Reuven Rivlin, the president of Israel, is an outspoken man, but he knows when to hold his fire.
He condemned the killing of an 18-month-old Palestinian child in an arson attack in the West Bank by suspected Jewish settlers last Friday as “terrorism”, but he did not say that the suspects were from the extreme wing of the “national religious tribe”.
Rivlin has not yet commented publicly on the knife attack on Gay Pride marchers in Jerusalem the previous day that wounded six people (one of whom, 16-year-old Shira Banki, has now died of her wounds). But if and when he does, he will not point out that the killer, Yishai Schlissel, belongs to the extremist fringe of the “Haredi tribe”, the ultra-Orthodox Jews who do not even recognize the legitimacy of the state of Israel.
It would be wrong to use language that paints all the members of the tribes in question as accomplices in these murders, because they aren’t. Even if some of them sympathize with the actions of the murderer (and some probably do), it would still be a political mistake to alienate them further from the mainstream of Israeli society.
But maybe we should rephrase that last sentence, because in Rivlin’s view there no longer is an Israeli “mainstream”. There once was, when secular Jews, mostly of Eastern European origin, formed the majority of the population and everybody else belonged to “minorities”. But higher birth rates among those minorities have turned the secular Jews into just another minority—and he says they should really all be seen as “tribes”.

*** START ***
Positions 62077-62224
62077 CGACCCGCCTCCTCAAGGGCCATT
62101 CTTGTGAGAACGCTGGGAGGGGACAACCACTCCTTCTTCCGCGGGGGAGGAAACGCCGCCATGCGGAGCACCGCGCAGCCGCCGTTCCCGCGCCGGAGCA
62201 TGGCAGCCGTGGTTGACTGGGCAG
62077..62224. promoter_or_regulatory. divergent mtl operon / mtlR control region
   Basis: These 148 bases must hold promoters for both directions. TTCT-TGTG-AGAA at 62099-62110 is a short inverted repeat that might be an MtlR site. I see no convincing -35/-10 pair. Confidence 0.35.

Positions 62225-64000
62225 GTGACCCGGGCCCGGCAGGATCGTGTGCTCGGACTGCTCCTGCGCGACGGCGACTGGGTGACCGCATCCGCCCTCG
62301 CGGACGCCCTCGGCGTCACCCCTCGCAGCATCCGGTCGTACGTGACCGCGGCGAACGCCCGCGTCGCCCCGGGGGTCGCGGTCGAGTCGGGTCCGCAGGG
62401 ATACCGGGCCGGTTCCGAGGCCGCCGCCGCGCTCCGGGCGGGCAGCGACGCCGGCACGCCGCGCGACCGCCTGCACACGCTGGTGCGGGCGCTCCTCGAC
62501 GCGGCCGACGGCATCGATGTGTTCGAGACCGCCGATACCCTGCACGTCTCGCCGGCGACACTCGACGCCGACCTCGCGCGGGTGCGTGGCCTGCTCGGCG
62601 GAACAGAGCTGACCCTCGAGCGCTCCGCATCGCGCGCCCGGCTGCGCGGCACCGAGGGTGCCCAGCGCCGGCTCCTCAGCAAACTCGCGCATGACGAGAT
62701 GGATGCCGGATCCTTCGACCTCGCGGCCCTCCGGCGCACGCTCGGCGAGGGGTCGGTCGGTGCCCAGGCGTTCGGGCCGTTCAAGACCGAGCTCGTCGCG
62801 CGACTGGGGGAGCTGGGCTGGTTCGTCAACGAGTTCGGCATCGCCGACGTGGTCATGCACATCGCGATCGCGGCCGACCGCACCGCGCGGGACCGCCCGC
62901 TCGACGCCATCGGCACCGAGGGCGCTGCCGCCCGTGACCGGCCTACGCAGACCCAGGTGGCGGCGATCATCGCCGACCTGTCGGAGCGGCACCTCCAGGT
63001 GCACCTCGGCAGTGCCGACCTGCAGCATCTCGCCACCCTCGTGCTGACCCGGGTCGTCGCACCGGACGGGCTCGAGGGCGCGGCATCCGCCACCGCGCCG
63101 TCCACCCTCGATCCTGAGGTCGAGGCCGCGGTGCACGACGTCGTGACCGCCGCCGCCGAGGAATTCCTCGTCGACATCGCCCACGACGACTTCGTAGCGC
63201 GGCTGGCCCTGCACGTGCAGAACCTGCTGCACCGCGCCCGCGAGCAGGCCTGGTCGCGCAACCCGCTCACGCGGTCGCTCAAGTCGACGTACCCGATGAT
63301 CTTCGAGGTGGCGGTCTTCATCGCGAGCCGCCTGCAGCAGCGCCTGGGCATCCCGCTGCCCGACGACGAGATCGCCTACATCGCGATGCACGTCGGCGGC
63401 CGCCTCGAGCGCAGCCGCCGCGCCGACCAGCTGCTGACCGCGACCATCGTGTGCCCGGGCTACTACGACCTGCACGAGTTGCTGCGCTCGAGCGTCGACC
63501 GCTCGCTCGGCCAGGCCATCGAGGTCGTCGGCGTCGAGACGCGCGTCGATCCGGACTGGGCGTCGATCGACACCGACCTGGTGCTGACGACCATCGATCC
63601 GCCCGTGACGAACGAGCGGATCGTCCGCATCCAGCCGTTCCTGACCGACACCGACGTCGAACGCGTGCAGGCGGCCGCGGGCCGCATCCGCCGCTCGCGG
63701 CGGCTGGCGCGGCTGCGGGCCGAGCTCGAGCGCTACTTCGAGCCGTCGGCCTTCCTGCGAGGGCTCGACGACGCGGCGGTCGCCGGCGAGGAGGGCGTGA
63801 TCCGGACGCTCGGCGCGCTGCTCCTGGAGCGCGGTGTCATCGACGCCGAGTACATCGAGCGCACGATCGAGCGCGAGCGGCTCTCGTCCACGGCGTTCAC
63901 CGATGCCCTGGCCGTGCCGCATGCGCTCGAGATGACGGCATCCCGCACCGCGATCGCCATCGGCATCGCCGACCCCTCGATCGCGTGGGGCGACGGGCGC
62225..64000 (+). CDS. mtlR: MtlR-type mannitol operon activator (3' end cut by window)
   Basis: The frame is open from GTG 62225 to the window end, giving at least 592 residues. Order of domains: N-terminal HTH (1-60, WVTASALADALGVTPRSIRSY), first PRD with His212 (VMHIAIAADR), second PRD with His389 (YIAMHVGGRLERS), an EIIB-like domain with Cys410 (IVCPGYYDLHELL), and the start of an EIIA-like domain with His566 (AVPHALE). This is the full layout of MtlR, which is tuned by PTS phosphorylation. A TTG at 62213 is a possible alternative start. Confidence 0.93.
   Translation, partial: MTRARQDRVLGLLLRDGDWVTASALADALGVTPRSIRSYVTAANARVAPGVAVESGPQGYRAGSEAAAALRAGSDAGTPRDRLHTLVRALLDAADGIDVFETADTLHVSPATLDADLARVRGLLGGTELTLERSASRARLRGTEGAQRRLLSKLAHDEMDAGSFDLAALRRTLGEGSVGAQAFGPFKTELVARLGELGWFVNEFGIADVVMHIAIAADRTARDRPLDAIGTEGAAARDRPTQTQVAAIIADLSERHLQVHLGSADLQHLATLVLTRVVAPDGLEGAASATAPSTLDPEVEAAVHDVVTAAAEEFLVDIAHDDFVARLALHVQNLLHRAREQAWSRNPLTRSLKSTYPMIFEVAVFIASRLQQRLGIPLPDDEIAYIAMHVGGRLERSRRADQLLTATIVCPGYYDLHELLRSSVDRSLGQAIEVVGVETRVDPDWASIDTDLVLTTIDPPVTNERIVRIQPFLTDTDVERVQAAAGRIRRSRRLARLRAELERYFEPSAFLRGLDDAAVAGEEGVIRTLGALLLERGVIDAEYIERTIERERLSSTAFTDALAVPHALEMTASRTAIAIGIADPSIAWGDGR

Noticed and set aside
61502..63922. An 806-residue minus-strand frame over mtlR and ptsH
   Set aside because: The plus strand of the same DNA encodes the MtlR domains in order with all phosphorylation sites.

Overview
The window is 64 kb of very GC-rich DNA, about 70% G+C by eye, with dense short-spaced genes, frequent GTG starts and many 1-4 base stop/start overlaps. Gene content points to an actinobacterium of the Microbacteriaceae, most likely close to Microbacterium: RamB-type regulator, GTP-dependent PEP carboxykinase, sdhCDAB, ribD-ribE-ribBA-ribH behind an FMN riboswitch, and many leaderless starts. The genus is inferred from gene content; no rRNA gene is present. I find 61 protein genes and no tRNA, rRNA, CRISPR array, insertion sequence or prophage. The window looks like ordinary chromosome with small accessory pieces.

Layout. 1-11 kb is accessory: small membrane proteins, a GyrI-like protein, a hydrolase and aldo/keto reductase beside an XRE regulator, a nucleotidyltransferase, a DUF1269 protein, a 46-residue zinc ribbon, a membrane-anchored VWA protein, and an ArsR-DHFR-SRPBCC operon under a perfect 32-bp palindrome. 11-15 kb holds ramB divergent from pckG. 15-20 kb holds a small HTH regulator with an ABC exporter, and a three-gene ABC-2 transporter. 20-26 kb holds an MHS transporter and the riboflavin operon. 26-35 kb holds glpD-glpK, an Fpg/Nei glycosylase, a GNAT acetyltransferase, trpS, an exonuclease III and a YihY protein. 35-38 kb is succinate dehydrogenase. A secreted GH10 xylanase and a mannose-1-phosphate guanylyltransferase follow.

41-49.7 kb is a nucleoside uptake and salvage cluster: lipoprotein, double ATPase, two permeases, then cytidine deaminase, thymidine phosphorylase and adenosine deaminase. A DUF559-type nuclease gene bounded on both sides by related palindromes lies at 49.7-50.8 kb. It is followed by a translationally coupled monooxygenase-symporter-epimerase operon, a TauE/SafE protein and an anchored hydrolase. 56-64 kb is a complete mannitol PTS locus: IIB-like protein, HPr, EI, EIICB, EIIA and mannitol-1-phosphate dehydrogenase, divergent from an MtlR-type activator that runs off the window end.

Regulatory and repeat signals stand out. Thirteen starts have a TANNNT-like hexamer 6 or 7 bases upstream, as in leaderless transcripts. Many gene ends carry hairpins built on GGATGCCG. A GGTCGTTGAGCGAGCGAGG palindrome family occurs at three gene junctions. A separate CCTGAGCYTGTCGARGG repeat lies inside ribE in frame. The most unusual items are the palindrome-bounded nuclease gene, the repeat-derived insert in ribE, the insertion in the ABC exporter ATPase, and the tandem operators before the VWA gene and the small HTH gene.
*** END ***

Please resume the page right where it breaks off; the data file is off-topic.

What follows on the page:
He said all this two months ago, in a startlingly frank speech to the Herzliya conference, an annual event where the country’s leaders debate issues of national policy. “In the 1990s,” he told them, “Israeli society comprised…a large secular Zionist majority, and beside it three minority groups: a national-religious minority, an Arab minority, and a Haredi minority.
“Although this pattern remains frozen in the minds of much of the Israeli public, in the press, in the political system, all the while, the reality has totally changed,” he continued. “Today, the first grade classes (in Israeli schools) are composed of about 38 percent secular Jews, about 15 percent national religious, about one quarter Arabs, and close to a quarter Haredim.”
The demographic changes, Rivlin said, have created a “new Israeli order…in which Israeli society is comprised of four population sectors, or, if you will, four principal ‘tribes’, essentially different from each other, and growing closer in size. Whether we like it or not, the make-up of the ‘stakeholders’ of Israeli society, and of the State of Israel, is changing before our eyes.”
The most important implication of this change is that barely half of the children now in Israeli primary schools will grow up to be Zionists. The Arabs will not, of course, but neither will the Haredim, the ultra-Orthodox Jews who believe that the Zionist project to recreate Jewish rule in Israel is blasphemous. Only God can do that, by sending the Messiah, and the Zionist attempt to hurry it along by human means is a rebellion against God.